The cloud (access to on-demand, scalable, pooled, remote IT resources paid for “as you go”) is now in mainstream and IT on-premise (traditional IT infrastructure located at the user’s site) is rapidly migrating to it.
In-cloud provides attractive benefits, including:
Access to new services.
Assisting digital transformation.
Speed of deployment.
However, businesses now operate in an increasingly intrusive regulatory environment that emphasises the importance of data security, data sovereignty, data residency, data privacy and data rights. All these issues need to be managed effectively when migrating IT workloads to the cloud to secure the potential benefits.
A central feature of this transformational change is the epic migration now underway in enterprise (large organisation) computing from on-premise to in-cloud, where the cloud’s share of enterprise IT is forecast to rise from around 10% today to just under 50% by 2026. The development of the enterprise cloud is as significant as the migration of electricity generation from factories to the National Grid in the 1930s but there are many more facets as each component of IT infrastructure (power, network, memory, storage and software) gets the cloud’s “as a service” treatment.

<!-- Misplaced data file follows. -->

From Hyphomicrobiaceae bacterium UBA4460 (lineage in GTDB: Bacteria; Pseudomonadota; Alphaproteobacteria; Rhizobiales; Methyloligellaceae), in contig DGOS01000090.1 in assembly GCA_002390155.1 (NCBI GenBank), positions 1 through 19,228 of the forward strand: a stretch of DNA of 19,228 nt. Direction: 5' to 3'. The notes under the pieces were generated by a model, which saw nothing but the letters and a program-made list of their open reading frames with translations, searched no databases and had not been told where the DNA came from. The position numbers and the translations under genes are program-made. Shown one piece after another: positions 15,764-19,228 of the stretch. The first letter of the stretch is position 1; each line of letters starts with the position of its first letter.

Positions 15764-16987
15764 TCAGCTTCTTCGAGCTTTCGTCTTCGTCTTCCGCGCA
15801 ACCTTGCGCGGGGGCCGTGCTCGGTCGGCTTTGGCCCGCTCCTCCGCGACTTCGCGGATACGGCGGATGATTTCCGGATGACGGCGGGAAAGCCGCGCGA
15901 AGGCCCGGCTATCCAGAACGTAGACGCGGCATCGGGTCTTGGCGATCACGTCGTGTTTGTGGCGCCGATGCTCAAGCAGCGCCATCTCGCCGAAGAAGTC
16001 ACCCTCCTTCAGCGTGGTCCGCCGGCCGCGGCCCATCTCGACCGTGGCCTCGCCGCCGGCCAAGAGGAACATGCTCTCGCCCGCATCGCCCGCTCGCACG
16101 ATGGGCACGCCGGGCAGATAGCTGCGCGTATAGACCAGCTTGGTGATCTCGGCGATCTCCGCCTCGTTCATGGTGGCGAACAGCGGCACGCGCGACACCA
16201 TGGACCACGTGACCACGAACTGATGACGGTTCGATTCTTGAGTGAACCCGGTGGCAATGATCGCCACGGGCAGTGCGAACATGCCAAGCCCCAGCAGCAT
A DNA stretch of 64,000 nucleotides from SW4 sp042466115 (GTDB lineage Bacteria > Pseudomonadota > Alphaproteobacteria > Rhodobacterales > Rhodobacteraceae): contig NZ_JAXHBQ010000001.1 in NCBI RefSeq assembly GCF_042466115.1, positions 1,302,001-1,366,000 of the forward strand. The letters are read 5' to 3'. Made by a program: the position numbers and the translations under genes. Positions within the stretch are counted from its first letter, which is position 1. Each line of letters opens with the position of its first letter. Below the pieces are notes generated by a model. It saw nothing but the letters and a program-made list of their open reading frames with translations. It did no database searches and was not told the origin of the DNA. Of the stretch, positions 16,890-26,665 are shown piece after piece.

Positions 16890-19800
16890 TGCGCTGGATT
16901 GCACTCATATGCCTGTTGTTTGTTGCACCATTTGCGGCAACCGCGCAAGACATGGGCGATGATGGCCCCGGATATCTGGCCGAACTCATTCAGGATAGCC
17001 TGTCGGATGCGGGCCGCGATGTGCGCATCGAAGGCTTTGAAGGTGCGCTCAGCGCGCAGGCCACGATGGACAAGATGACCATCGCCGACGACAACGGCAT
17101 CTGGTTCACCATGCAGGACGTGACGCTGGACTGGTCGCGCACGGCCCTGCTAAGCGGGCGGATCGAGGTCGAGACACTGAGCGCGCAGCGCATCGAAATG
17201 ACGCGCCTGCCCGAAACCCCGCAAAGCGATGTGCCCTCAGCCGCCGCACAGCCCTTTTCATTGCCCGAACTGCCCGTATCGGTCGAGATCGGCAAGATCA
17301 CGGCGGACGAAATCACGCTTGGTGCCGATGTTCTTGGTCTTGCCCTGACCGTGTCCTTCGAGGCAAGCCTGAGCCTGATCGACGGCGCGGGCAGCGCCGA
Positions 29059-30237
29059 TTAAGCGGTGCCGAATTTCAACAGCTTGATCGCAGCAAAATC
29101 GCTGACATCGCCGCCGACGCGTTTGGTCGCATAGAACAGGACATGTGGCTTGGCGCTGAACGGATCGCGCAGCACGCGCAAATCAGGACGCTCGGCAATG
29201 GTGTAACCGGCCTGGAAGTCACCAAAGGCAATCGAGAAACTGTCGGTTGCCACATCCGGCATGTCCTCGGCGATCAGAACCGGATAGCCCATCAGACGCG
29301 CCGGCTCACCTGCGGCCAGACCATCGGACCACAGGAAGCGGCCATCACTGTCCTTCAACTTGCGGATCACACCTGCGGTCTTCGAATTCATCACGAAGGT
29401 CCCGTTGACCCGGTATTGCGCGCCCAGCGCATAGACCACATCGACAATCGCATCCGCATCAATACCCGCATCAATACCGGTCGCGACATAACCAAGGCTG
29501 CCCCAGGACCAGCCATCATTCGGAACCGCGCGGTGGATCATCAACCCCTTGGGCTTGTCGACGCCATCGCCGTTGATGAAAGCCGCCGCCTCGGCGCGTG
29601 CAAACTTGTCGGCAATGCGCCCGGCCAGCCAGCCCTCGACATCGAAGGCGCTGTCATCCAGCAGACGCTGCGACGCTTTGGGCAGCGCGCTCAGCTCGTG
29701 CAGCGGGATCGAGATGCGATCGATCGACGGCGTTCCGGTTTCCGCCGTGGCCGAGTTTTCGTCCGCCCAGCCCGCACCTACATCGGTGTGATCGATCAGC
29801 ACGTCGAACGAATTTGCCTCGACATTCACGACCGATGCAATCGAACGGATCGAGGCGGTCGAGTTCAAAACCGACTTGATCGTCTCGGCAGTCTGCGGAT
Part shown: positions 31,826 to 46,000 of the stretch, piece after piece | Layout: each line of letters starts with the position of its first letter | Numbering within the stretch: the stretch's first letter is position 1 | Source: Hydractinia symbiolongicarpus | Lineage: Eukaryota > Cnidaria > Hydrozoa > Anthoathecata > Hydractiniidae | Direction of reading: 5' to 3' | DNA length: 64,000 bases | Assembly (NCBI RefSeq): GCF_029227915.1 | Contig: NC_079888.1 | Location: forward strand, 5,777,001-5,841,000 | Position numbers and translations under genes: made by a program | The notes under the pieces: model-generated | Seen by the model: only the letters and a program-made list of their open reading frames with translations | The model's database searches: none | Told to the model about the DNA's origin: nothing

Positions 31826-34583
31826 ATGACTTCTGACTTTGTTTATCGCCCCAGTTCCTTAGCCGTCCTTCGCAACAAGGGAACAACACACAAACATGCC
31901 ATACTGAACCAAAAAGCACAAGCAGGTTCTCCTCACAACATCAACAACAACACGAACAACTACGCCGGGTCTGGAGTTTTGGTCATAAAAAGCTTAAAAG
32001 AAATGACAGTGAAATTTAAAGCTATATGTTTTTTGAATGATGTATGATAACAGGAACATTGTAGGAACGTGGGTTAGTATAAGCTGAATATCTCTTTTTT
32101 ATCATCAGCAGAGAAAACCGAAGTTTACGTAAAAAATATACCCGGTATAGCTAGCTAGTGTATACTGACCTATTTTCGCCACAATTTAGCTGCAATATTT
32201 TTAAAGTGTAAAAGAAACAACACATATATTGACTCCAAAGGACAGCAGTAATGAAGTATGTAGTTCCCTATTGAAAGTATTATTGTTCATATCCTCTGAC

Cybersecurity risks and threats
As enterprise cloud uptake increases, so do the cybersecurity risks and threats. The UK’s National Cyber Security Centre (NCSC), part of GCHQ, recognises that, from a security perspective, using a Cloud Service Provider (CSP) which has made the “right security investments” can give several advantages. Large CSPs, with many thousands of security professionals, may well offer better security than an equivalent on-premise installation. However, cloud security is a major part of perceived cybersecurity risks and threats, and as the NCSC noted in its The cyber threat to UK business 2017-2018 report: